Peter Schmidt has written extensively about the “Confederacy of Dunces” that helped bring about the financial collapse of 2008 and their “fatal conceit.” By fatal conceit, he means the arrogant belief that because of their superior intellect and education, they have the wherewithal to micromanage the economy.
One of the members of Schmidt’s “confederacy of dunces” is Lawrence Summers. He served as a senior Treasury Department official during the Clinton Administration and was at the center of enormous and easily discernible blunders in judgment that directly led to the crisis. But he has never taken ownership for the role he played and he continues to pontificate about economic issues.
In the following article, Schmidt uses Summers recent comments about one of Pres. Trump’s potential Federal Reserve Board nominees to highlight the fatal conceit of central planners.
The conventional wisdom is that demand for gold and silver has been somewhat tepid over the last couple of years. In fact, global gold demand grew by about 4% in 2018 and was in line with the five-year average. Much of that growth was due to a surged in demand through the fourth quarter as stock markets tanked, and concerns about debt and the global economy grew.
We tend to be pretty short-sighted when we look at market trends. Most investors focus on the day-to-day gyrations. As a result, we often completely miss significant long-term trends. For instance, investment demand for gold and silver has increased dramatically in the decade since the financial crisis.
If you look at past financial and economic crises, what is the common denominator?
That’s why we talk so much about debt on these pages.
Sept. 15 marked the 10-year anniversary of the Lehman Brothers bankruptcy.
Many investors undoubtedly remember that day clearly. But as Jim Rickards pointed out in a recent article at the Daily Reckoning, that day was actually the culmination of a long meltdown. Investors should have seen it coming. In fact, they could have seen it coming had they been paying attention.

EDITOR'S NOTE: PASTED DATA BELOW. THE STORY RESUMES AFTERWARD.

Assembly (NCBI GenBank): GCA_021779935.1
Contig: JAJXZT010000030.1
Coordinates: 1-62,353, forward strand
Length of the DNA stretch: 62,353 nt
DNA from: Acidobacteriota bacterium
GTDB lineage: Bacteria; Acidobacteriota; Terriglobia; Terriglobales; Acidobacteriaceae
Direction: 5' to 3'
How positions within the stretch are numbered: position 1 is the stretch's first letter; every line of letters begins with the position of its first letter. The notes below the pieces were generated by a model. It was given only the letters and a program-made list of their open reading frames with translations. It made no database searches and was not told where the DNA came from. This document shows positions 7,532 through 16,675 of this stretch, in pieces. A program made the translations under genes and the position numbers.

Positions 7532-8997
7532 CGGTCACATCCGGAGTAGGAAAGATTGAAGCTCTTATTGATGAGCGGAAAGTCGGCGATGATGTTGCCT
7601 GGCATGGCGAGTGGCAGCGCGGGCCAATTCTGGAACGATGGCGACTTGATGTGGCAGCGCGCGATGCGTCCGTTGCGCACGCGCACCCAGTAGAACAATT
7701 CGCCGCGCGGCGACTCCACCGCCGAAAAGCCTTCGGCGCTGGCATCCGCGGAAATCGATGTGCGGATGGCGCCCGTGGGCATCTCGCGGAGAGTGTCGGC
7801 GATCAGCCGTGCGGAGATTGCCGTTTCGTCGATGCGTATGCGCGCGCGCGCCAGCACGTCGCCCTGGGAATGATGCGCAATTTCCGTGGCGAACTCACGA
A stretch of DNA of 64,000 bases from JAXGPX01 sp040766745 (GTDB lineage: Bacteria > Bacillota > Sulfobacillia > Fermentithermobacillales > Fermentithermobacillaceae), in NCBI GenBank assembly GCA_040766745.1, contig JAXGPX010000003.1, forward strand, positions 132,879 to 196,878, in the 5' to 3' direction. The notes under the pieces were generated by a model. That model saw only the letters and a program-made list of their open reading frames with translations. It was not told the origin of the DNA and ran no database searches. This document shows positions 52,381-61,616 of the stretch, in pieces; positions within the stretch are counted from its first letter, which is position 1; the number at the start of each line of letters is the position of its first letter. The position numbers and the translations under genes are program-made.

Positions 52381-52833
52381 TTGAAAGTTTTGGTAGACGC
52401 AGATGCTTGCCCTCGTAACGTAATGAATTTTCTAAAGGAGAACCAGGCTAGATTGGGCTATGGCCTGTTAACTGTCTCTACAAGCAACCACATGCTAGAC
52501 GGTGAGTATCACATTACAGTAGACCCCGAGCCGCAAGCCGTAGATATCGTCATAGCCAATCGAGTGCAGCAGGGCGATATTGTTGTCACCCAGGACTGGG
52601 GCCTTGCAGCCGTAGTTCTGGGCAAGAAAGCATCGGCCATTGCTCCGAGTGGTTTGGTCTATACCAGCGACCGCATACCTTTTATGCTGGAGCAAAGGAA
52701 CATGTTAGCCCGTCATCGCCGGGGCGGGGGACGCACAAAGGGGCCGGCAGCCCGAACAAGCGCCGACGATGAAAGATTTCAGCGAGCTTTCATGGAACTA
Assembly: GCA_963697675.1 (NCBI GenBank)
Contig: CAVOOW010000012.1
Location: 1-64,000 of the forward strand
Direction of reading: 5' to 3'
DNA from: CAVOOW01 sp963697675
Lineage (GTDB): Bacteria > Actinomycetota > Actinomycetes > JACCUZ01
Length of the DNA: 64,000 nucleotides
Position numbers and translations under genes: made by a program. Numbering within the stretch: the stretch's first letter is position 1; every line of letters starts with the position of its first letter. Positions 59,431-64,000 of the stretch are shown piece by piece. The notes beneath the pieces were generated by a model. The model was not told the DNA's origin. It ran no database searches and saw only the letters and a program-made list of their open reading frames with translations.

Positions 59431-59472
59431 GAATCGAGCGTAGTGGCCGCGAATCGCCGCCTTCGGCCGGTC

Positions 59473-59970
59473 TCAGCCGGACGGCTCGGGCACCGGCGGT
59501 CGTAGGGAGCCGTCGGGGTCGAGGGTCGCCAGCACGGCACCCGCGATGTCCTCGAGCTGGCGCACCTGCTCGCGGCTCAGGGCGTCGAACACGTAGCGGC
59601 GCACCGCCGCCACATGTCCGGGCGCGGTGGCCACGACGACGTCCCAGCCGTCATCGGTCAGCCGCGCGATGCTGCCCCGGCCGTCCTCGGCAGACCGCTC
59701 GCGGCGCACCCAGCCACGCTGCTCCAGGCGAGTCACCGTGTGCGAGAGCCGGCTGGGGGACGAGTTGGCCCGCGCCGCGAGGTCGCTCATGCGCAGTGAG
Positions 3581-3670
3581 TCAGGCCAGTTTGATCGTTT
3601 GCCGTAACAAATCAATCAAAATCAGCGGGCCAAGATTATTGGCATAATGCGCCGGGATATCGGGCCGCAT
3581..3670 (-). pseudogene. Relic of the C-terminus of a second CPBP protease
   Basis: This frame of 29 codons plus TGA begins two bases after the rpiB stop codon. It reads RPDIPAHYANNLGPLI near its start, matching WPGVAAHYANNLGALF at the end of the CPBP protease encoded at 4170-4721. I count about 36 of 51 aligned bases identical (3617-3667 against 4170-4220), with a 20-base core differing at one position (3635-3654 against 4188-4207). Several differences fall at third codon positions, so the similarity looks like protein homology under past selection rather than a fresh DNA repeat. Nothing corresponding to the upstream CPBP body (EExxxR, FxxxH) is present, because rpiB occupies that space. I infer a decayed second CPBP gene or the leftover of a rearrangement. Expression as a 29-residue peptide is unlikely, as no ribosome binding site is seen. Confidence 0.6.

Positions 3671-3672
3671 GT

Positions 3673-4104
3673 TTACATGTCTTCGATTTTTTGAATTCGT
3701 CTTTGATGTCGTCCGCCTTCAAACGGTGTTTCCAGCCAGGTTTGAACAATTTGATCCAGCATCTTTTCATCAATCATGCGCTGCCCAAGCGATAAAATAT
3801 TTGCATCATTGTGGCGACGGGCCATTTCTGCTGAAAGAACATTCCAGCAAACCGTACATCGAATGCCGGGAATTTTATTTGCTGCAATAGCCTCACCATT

So, are we in the midst of a similar slow-motion meltdown today?
“The test of a first-rate intelligence is the ability to hold two opposed ideas in the mind at the same time and still retain the ability to function.” – F. Scott Fitzgerald
On the one hand, things in the economy look pretty good. The mainstream pundits sure seem to think so. They fill the financial news shows with daily doses of good cheer. But is everything really sunshine and roses? Or should we be holding some opposing ideas in our minds as well?
Saturday, Sept. 15, was the 10th anniversary of the Lehman Brothers bankruptcy. Many people consider it the seminal event of the 2008 financial crisis.
In his latest podcast, Peter Schiff said as we look back at the anniversary, we should realize that the next crisis is going to be worse. In fact, the next economic hurricane is going to be a category five.
SchiffGold’s It’s Your Dime features “straight talk” interviews with movers and shakers in the world of precious metals, investing and economics.
In this episode, I talk with Peter Schmidt about the dunces of Washington and Wall Street.
As we approach the 10-year anniversary of the 2008 financial crisis, some things don’t seem a whole lot different. Everybody is optimistic, and as Peter Schiff noted in his most recent podcast, ignoring all of the warning signs.
We’re seeing a lot of warning signs people should be worried about, but again they’re dismissing them, much the way they did 10 years ago You know, we’re getting close to the 10-year anniversary of the 2008 financial crisis. Remember, the whole thing started in August of 2008. Here we are August 2018, 10 years later. I think we’re heading for an even bigger crisis and the same people are even more clueless.”